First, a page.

I have a confession to make. Shhhh… don’t tell my kids, but I really don’t like geology.
I know it’s kind of hard to believe as I share science activities all the time, but I much prefer any kind of life science. In fact, geology was the one college class I almost failed. I’m totally serious. There was just something about the study of rocks and minerals (and the strange professor who looked at them so lovingly) that completely turned me off of the subject.
But my kids are always coming home with pocketsful of rocks and sand, and love to ask questions about their findings as they display them (everywhere!) for the world to see, and since I embrace a self-directed view of education, I decided it was high time to give in and help them learn about all things rocks, minerals, and gemstones.
I’m working in partnership with Home Science Tools and was provided materials and compensated for my time in creating this post.
Because I adore my crazily curious learners, I dove head-first into all things geology, and have actually had fun coming up with ways for them to learn all about this topic.
Starting any kind of new unit study can be challenging around here, and I never know exactly what will take. I don’t like to force learning on the kids — especially in the content areas like science and history because I truly believe that the best learning is self directed. I tend to strew materials out when I’m trying to pique a kiddo’s interest in something, and while the very philiosophy behind strewing insists that we strew-ers don’t come to the table with any expectations, I’ve learned over time how and what to put out that will ensure that someone is interested and then drags another one of the kiddos into the adventure.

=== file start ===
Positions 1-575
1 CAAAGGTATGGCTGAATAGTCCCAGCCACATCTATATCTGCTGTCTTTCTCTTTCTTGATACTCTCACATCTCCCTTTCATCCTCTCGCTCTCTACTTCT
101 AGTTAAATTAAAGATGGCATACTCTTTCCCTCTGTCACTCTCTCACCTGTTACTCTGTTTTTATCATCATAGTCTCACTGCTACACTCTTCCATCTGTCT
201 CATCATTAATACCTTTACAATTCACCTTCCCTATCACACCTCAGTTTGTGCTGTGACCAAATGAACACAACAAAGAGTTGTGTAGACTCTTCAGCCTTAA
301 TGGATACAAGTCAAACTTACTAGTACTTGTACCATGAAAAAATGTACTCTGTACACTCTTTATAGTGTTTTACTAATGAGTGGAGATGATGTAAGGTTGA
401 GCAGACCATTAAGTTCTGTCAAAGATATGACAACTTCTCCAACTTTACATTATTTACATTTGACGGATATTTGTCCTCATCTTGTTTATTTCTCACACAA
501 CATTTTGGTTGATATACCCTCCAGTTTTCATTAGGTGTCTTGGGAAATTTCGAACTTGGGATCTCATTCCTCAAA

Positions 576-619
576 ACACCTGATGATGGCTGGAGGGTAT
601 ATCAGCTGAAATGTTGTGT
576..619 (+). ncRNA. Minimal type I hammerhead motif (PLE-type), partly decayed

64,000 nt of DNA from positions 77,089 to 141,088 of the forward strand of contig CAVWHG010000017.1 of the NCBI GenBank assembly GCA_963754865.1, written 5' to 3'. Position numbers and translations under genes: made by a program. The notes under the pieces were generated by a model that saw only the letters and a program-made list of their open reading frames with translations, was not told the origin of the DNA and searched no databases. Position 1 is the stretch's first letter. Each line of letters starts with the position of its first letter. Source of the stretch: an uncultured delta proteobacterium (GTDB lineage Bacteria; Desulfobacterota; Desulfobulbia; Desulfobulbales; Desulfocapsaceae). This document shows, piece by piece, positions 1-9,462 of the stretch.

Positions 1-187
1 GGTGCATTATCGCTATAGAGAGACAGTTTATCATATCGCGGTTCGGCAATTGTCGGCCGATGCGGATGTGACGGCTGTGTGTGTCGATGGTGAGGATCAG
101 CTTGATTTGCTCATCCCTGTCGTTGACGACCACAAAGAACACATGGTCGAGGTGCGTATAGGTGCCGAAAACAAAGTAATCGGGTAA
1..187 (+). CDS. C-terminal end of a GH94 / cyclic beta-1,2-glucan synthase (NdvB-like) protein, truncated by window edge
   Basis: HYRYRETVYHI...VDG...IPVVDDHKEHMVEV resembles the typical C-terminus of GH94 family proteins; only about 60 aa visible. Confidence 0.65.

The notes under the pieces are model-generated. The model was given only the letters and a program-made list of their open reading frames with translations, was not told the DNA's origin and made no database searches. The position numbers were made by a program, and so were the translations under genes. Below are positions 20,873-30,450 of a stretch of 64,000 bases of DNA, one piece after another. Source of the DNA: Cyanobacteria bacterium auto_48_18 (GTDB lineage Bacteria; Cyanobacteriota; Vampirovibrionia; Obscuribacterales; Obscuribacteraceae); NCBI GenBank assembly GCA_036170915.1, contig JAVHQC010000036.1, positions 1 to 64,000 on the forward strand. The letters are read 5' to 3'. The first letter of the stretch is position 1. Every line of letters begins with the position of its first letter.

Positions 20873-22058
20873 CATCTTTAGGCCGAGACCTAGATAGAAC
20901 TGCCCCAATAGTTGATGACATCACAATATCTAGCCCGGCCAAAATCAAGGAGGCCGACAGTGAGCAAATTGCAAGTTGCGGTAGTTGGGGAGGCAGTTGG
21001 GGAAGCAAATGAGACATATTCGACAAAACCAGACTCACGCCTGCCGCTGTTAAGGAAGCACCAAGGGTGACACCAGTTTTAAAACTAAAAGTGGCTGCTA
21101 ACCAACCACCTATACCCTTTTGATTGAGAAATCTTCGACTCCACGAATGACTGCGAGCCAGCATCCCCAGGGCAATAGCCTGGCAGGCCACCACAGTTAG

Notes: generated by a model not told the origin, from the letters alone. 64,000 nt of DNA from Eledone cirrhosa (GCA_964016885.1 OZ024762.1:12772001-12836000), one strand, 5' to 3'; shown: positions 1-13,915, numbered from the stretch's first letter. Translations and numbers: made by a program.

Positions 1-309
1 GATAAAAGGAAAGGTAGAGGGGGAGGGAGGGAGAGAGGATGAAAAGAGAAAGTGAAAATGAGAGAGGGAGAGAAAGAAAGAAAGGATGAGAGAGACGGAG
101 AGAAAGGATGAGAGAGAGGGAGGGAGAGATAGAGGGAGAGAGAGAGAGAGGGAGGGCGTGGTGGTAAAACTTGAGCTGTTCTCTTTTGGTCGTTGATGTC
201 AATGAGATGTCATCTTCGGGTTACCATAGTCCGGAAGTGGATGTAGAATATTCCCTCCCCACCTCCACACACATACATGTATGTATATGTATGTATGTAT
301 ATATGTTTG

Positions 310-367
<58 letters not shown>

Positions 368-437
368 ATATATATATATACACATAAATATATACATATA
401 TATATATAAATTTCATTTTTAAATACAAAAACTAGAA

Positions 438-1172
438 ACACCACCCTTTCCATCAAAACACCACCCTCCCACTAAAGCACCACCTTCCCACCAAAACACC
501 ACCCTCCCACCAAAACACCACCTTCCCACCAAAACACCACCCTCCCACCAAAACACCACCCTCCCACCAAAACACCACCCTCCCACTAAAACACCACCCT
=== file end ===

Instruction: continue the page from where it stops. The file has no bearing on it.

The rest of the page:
Strewing Geology Materials to Build Interest
Strewing to build an interest in geology can be as simple as laying out some rocks and minerals, along with magnifying glasses and other tools. We went a little further this time thanks to the amazing rock collection and mineral test kit from Home Science Tools I chose for the kids who have been begging me to get them obsidian and some of the other rocks they know from games like Minecraft.
To pique the kids’ interest, I set out the rock specimens, the testing kit, some magnifying loupes, and their science journals one night before I went to sleep. The five year old was up first (as usual) and he dove right in, looking at each rock through the loupe.
Throughout that first day the kids went back and forth between the rock specimens and their journals. My eleven year old decided that I hadn’t set out enough information, so she pulled out her chromebook and set about learning all she could and peppered us with fact throughout the day. Inspired by her sleuthing, she pulled open her science notebook and recorded facts inside while the younger two kiddos watercolored in theirs.
The best thing about self-directed learning, and following our children’s interests in this way, is that learning takes on a life of its own. Since strewing the amazing rock specimens and mineral testing kit out, my kids have watched documentaries, dived into websites, and have talked about rocks, minerals, and fossils for weeks. In fact, they’re so excited about the topic, the littlest guy asked if I could teach his class at co-op next session all about it.
And now we’re diving in to a full-blown unit study on all things geology.
Hands-On Activities for a Geology Unit Study
There are so many great things to do within a geology unit study and, truthfully, my kiddos are just scratching the surface and getting started. We have activities planned to roll out in the coming weeks. The first, and easiest activity was the one we started with.
Breaking Open and Learning About Geodes
Breaking open geodes is something simple, yet so much fun for kids of all ages. It’s like opening a little treasure box. Spherical rocks with hollow cavities that are lined with crystals can be formed in different ways. With volcanic rock, geodes start as bubbles. In sedimentary rock, geodes cans start as animal burrows, mud bubbles, and even tree roots. Over time groundwater seeps into the cavity, picking up various minerals as it fills. Those minerals, including amethyst, quartz, and calcite, dissolve after thousands of years, leaving a unique layering of crystals and colors.